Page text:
The Quantum Pontiff

EEQ / UAL / SMC

Physics and Physicists points to an article: “The Einstein formula: E_0=mc^2 ‘Isn’t the Lord laughing?’” by L.B. Okun on confusion about Einstein’s famous mass and energy formula.

Abstract:The article traces the way Einstein formulated the relation between energy and mass in his work from 1905 to 1955. Einstein emphasized quite often that the mass $m$ of a body is equivalent to its rest energy $E_0$. At the same time he frequently resorted to the less clear-cut statement of equivalence of energy and mass. As a result, Einstein’s formula $E_0=mc^2$ still remains much less known than its popular form, $E=mc^2$, in which $E$ is the total energy equal to the sum of the rest energy and the kinetic energy of a freely moving body. One of the consequences of this is the widespread fallacy that the mass of a body increases when its velocity increases and even that this is an experimental fact. As wrote the playwright A N Ostrovsky “Something must exist for people, something so austere, so lofty, so sacrosanct that it would make profaning it unthinkable.”

Reminds me of a (apocryphal?) story my Physics 1 TA told me. He described how a friend of his, who was rather geekly looking, you known glasses with tape holding them together stuff, was walking down the street one day when a group of local yokels drove by. The group, spotting the weak geek sought immediately went into yokel mocking mode and so shouted at him “Hey geek! E equals MC squared!” The geek thought for a few seconds and yelled back “Only in the rest frame!”

Comments

  1. #1 Ian Durham
    August 5, 2008

    Heh heh. I actually had a somewhat edited debate with Frank Wilczek about this in the Op-Ed columns of Physics Today a year or two ago. He was advocating for the elimination of the idea of conservation of mass on similar grounds. But if you take mass to be the magnitude of the four-momentum vector, it is always conserved in classical situations. Tom Moore’s awesome text Six Ideas That Shaped Physics (Unit R in particular) very elegantly describes this.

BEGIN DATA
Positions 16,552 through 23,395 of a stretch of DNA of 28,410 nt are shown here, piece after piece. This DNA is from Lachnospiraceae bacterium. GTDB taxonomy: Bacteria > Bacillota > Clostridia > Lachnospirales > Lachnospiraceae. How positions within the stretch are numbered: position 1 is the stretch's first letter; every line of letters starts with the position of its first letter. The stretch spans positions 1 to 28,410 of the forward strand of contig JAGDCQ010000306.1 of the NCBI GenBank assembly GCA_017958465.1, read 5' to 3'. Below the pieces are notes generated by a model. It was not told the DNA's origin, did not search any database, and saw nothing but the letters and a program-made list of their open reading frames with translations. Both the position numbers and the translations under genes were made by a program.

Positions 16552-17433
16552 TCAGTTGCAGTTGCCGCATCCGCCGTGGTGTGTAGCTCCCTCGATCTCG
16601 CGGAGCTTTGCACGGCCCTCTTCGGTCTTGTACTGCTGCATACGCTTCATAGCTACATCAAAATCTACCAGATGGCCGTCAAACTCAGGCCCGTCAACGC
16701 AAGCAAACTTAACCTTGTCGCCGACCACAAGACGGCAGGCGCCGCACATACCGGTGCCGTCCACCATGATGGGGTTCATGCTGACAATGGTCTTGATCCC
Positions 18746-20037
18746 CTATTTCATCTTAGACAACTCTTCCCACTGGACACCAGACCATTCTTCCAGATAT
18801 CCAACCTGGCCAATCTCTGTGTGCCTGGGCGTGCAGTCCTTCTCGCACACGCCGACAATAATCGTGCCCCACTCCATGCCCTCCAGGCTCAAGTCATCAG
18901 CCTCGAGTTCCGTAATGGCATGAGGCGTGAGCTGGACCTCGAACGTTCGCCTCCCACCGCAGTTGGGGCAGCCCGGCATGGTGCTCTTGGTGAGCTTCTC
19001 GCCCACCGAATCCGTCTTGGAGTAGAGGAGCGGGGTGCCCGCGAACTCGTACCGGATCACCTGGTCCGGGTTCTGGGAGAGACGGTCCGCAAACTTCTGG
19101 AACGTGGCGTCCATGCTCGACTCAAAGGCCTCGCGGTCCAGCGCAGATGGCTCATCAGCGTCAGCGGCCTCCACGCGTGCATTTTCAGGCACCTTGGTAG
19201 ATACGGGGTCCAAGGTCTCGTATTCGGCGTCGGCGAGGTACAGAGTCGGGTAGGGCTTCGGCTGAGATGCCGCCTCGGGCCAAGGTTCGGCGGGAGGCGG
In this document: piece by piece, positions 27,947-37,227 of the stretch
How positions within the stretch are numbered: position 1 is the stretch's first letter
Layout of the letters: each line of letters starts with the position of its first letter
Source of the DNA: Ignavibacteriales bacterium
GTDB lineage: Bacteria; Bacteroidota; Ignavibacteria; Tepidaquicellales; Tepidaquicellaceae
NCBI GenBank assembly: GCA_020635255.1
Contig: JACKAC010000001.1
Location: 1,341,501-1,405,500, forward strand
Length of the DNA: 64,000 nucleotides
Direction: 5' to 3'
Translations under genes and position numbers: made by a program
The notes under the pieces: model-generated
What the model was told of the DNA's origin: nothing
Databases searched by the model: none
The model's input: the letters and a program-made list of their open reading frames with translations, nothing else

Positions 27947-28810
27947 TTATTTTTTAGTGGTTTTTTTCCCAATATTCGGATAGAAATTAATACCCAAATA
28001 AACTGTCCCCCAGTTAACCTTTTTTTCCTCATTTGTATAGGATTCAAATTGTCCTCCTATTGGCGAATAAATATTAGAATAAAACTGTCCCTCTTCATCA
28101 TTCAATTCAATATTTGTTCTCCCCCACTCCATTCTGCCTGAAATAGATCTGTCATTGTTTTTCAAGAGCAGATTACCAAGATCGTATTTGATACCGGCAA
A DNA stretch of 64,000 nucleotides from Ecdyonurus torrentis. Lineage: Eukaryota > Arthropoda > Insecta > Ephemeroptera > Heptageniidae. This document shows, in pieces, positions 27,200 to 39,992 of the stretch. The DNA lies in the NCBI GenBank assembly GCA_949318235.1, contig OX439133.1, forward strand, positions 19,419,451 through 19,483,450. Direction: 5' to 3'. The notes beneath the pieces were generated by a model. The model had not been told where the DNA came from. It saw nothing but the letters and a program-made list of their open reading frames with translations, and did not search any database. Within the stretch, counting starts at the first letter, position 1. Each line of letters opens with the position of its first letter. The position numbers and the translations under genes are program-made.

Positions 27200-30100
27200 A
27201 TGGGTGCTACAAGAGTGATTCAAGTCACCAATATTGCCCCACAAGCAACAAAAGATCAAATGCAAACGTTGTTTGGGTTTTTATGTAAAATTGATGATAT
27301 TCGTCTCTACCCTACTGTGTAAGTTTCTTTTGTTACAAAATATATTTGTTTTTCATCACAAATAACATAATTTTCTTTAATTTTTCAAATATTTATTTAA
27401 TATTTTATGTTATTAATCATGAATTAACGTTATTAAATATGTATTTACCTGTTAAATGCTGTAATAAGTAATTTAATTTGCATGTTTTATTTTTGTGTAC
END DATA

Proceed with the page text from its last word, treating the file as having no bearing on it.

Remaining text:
2. #2 Dmitry
    August 6, 2008

    That’s a very strange article. I’ve just read it through, but somehow didn’t get the point. It’s absolutely clear that there are two different quantities: “rest mass” m_0 and “relativistic mass” m. The article seems to very passionately claim that the second concept should never be used. And I just fail to understand why.

  3. #3 Ian Durham
    August 6, 2008

    Dmitry, I have to admit I haven’t done more than glance at this article but here’s my conjecture as to why. The only self-consistent definition of mass is as the magnitude of the four-momentum vector. In SR (natural) units such that c = 1, m^2 = E^2 – p^2 where the relativistic energy E = gamma*m^2 and the relativistic momentum p = gamma*m*v. Gamma=sqrt(1-v^2). So, if v=0 the only term we have is the first, and thus m^2 = E^2 in SR units. Converting to SI units, this gives the usual E = mc^2. More appropriately this should be called the rest energy. If v is not 0, E increases but so does p in such a way that m always remains constant. For a less half-hearted description, see Moore’s book that I listed in my previous reply.

  4. #4 Dmitry
    August 6, 2008

    Ok, Ian, that’s clear. Of course I agree that this notion of rest mass is perfectly fine, clear, useful etc.

    What I don’t understand is what’s wrong with the defining M=gamma*m, calling this thing “relativistic mass” and having possibility to use usual p=Mv law. It makes some explanations simpler and that’s exactly why this definition is used in all the popular books on the subject. If Feynman (and all the others) used that way of speaking, why can’t we?

    Somehow Okun managed to write a whole article exactly about this issue without giving any convincing answer to this question.

  5. #5 Ian Durham
    August 7, 2008

    Ah, OK, I see what you’re saying. I think I would say that defining a gamma*m might give a false impression of what really happens. So, if mass is the magnitude of the four-momentum vector, it’s invariant under Lorentz transformations, i.e. it ought to be the same in every frame. But then if you stick a gamma on the front of it, you’re implying it’s not invariant.